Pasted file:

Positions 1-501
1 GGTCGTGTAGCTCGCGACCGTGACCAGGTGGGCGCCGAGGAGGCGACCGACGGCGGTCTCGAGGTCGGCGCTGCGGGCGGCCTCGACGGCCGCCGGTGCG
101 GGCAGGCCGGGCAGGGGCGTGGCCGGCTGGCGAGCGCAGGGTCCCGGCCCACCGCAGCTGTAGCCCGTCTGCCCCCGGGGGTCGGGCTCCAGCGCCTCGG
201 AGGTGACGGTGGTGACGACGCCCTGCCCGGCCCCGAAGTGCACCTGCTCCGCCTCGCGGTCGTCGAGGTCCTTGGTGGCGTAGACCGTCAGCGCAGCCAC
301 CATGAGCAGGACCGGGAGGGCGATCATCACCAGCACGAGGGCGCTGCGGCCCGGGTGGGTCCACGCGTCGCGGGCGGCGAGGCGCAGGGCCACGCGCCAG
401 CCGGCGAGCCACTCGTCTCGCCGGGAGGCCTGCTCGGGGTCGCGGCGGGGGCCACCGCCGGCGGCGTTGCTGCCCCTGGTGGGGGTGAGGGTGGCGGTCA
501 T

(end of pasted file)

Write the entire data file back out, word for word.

Positions 1-501
1 GGTCGTGTAGCTCGCGACCGTGACCAGGTGGGCGCCGAGGAGGCGACCGACGGCGGTCTCGAGGTCGGCGCTGCGGGCGGCCTCGACGGCCGCCGGTGCG
101 GGCAGGCCGGGCAGGGGCGTGGCCGGCTGGCGAGCGCAGGGTCCCGGCCCACCGCAGCTGTAGCCCGTCTGCCCCCGGGGGTCGGGCTCCAGCGCCTCGG
201 AGGTGACGGTGGTGACGACGCCCTGCCCGGCCCCGAAGTGCACCTGCTCCGCCTCGCGGTCGTCGAGGTCCTTGGTGGCGTAGACCGTCAGCGCAGCCAC
301 CATGAGCAGGACCGGGAGGGCGATCATCACCAGCACGAGGGCGCTGCGGCCCGGGTGGGTCCACGCGTCGCGGGCGGCGAGGCGCAGGGCCACGCGCCAG
401 CCGGCGAGCCACTCGTCTCGCCGGGAGGCCTGCTCGGGGTCGCGGCGGGGGCCACCGCCGGCGGCGTTGCTGCCCCTGGTGGGGGTGAGGGTGGCGGTCA
501 T